Antoninus Pius (Latin: Titus Fulvius Aelius Hadrianus Antoninus Augustus Pius; born 19 September, 86 AD – died 7 March, 161 AD), also known as Antoninus, was Roman Emperor from 138 to 161. He was a member of the Nerva-Antonine dynasty and the Aurelii. He acquired the name Pius after his accession to the throne, either because he compelled the Senate to deify his adoptive father Hadrian, or because he had saved senators sentenced to death by Hadrian in his later years. He was named as the fourth of the "Five Good Emperors" by 18th-century English historian Edward Gibbon.
Antoninus Pius in "Death in Vesunna"Edit
In AD 147, during the reign of Antoninus Pius a curious murder occurred in the town of Vesunna in Aquitaine. Clodius Eprius, a resident of the town, entertained two itinerant booksellers named Lucius and Marcus at his villa, and who killed him for his copy of Sophokles' Aleadai. During the subsequent investigation, a leather purse filled with fresh-minted gold aurei coins was found on the premises. Some had the likeness of Antoninus which would be expected but others had that of his predecessor Hadrian who had died nine years earlier and that of Trajan who had died 30 years earlier. The unworn appearance of those coins was inexplicable but only a small part of the mystery of the crime.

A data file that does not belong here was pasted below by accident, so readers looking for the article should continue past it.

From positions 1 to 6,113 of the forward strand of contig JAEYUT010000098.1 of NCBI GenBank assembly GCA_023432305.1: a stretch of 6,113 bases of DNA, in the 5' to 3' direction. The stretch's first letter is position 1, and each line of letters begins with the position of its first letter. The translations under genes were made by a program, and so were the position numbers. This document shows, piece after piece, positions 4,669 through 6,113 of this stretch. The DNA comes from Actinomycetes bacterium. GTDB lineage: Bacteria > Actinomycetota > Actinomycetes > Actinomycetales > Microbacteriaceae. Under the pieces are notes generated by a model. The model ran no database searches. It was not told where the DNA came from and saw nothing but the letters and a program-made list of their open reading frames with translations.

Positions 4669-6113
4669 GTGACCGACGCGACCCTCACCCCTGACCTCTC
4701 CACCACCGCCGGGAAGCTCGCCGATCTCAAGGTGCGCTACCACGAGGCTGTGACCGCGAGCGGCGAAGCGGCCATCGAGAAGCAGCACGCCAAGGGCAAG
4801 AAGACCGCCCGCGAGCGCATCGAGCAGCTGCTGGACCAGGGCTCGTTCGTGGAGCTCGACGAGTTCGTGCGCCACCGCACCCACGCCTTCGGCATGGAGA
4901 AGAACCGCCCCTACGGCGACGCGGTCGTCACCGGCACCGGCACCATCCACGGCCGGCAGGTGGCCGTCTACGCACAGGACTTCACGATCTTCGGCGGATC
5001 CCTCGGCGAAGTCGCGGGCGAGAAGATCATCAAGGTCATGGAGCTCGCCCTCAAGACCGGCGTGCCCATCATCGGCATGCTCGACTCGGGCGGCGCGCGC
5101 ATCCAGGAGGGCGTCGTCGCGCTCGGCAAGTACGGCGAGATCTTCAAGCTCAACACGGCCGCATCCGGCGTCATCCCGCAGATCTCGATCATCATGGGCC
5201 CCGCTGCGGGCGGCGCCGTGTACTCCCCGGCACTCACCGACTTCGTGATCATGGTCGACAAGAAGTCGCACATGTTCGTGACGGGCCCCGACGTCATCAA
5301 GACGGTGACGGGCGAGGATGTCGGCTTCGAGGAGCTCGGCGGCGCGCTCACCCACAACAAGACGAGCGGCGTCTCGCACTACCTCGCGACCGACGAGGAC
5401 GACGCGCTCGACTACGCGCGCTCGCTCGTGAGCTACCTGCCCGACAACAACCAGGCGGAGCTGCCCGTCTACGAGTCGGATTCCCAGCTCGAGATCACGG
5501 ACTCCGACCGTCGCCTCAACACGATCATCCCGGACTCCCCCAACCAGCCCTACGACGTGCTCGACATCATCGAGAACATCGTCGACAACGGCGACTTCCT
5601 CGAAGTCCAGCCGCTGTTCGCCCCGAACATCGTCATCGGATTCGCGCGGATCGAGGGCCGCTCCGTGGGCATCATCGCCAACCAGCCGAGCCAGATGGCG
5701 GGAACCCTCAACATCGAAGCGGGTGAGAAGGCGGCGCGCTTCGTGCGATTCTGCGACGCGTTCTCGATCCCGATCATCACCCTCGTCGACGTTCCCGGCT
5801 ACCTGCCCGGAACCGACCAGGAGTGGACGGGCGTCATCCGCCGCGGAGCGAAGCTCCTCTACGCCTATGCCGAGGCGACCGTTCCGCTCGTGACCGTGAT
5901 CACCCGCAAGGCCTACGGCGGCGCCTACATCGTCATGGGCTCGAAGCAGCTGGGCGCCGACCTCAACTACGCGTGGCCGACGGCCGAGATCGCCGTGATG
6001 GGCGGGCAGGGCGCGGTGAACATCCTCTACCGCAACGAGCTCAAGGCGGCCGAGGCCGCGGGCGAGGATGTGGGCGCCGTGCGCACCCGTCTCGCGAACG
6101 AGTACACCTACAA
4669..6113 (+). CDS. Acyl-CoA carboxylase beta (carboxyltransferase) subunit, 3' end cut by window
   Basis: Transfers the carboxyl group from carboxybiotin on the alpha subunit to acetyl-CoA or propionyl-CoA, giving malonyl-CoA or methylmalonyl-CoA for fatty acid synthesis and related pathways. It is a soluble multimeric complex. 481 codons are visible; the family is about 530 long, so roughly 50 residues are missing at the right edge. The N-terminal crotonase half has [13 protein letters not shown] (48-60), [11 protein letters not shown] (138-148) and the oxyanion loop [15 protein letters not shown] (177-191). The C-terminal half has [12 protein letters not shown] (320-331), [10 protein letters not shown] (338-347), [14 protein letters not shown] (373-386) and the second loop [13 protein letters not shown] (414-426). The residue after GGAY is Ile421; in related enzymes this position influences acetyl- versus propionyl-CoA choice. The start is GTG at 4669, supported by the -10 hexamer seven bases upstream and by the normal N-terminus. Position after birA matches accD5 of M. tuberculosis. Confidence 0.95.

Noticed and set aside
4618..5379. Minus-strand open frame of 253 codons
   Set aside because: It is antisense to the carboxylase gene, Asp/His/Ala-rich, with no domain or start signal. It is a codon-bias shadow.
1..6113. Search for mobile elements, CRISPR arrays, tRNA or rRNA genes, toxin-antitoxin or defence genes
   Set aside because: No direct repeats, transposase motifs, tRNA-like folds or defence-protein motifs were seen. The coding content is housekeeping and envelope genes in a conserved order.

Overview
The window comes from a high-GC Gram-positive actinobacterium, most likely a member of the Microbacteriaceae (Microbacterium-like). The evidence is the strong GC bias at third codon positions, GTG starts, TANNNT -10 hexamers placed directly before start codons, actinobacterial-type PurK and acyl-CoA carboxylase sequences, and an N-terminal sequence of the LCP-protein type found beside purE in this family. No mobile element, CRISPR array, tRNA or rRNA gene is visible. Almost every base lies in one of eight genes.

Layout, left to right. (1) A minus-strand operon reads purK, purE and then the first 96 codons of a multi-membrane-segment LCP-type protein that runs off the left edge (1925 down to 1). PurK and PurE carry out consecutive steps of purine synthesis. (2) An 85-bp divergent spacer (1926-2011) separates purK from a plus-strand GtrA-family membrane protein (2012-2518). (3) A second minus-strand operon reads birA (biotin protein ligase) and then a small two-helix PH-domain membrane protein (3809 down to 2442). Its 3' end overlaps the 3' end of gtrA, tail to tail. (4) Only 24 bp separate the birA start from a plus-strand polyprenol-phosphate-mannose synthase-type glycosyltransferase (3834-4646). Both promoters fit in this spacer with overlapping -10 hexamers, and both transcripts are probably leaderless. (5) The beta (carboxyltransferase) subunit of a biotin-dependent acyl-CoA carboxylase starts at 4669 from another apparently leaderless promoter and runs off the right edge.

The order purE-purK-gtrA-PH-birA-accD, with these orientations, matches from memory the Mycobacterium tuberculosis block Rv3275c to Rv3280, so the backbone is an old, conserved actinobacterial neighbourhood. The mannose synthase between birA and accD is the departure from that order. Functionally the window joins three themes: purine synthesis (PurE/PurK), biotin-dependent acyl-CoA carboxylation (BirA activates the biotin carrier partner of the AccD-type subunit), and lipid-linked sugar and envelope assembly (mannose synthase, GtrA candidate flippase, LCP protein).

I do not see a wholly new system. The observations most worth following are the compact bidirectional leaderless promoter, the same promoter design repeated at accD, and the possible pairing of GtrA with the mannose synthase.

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Marcus Aurelius and Lucius Verus